... weighing in at 8 lbs 13 ounces, and from this photo, the resemblance to his late great-grandfather, Mel, and his grandfather, David, is clearly evident.
It's at a precious moment like this -- within the first 12 hours of his birth to my eldest granddaughter, Kokee Amanda Reid -- "Ms. Hermione Ginglehopper", and her partner, Patrick, that I find myself wondering if we've prepared a proper place in the world for this brand new little American -- another young black male -- at a time when we're still sorting out whether or not there is room in our world for new males of his race and generation, and whether or not our justice system -- so riddled with imperfections -- will be better able to accommodate them than we've been willing to do over the past century?
On February 25th I've been invited by our truly remarkable Police Chief Chris Magnus to conduct a 90-minute workshop on race relations for his department. This, as a followup to the continuing street protests occurring across the nation related to Ferguson and New York questionable police shootings. In my acceptance of this great honor, the not yet born Patrick played a major role. Just maybe -- in this fast-changing young West Coast Bay Area (re-awakening?) city it still may be possible to play a small part in the making of those critical changes to our justice system that may effect little Patrick's destiny over the next decade. Now that would be a significant legacy, would it not?
There are ways in which I feel totally inadequate to what is being asked of me. I'm clearly not a trained "trainer" in race relations any more than I am a historian, but a private person sharing an oral history with a public that seems eager and ready to go back with me in time to own the truth as it was lived, apologize for any wrongs as may be appropriate, and then to move forward, together, into a more caring and humane future. The content of my 90 minute presentation will be simply a re-application of the program offered in our little theater at the Visitor Education Center -- but maybe that's quite enough. It's what I know. But if love and hope are firmly embedded in that work, perhaps it's the best I (or anyone else for that matter) can offer in a persistently troubled nation and world.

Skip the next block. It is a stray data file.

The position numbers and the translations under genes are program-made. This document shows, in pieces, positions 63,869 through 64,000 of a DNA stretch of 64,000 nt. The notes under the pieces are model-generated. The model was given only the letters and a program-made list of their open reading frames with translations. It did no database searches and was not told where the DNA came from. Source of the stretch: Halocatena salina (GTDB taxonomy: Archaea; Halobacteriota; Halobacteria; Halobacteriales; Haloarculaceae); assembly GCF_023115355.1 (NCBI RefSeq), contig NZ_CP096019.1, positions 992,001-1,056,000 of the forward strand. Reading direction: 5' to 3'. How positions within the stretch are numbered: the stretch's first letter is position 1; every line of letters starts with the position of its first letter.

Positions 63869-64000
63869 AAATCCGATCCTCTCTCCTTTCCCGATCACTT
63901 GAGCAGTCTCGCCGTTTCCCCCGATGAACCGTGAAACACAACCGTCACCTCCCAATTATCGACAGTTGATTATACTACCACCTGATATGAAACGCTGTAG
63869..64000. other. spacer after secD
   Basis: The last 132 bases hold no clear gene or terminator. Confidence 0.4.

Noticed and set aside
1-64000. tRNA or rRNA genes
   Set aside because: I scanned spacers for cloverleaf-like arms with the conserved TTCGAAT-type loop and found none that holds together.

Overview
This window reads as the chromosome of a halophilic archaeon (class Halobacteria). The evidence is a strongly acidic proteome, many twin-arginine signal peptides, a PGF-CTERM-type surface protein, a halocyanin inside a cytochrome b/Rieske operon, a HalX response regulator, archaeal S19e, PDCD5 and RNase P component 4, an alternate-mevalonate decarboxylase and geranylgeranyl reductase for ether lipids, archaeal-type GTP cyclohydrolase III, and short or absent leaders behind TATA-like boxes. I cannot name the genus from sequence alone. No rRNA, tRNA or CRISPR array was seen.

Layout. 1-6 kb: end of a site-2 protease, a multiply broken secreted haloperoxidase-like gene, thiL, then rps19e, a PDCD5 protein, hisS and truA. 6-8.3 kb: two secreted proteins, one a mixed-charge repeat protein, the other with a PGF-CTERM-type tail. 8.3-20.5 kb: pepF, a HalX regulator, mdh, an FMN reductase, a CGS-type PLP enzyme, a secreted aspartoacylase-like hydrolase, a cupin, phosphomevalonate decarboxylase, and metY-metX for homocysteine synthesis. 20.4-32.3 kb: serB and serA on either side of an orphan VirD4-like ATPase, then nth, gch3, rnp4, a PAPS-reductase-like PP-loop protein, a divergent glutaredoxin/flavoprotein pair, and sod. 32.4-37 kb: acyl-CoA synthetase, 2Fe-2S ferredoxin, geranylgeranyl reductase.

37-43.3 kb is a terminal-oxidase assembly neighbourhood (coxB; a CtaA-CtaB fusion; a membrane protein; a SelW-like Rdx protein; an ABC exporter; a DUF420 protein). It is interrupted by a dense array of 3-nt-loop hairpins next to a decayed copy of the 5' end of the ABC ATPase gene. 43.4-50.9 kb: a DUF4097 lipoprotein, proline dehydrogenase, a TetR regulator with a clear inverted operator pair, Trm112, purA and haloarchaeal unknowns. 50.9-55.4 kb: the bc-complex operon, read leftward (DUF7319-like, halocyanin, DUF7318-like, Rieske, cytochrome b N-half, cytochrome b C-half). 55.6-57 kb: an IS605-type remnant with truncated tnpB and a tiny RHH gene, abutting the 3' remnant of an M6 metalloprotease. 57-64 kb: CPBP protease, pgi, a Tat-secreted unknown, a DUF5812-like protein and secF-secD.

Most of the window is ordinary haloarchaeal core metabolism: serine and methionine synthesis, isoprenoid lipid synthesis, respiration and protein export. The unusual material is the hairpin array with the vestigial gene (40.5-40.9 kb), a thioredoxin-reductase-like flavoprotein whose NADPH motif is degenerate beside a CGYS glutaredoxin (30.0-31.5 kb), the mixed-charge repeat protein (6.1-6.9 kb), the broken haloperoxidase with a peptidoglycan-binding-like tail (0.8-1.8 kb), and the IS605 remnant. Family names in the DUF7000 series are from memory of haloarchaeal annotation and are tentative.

If we each contribute what we can to this latest pulsation in the on-going struggle against racial-profiling, undeserved and often unjustified incarceration; and for fairness in the distribution of resources; etc., than could be offered to young black and brown males before now -- then I can't afford to underestimate the importance of any opportunity to effect how we move forward into this future that now holds my great-grandson, Patrick.
Patrick's birth cannot be allowed to be seen as that of a perpetrator! He is entering life as a much-loved little citizen who is carrying the hopes and dreams of a family who needs the support of society in order to gradually unfold the gifts that he may have brought with him into our deeply troubled world.
Patrick Kayden Hebert's life matters!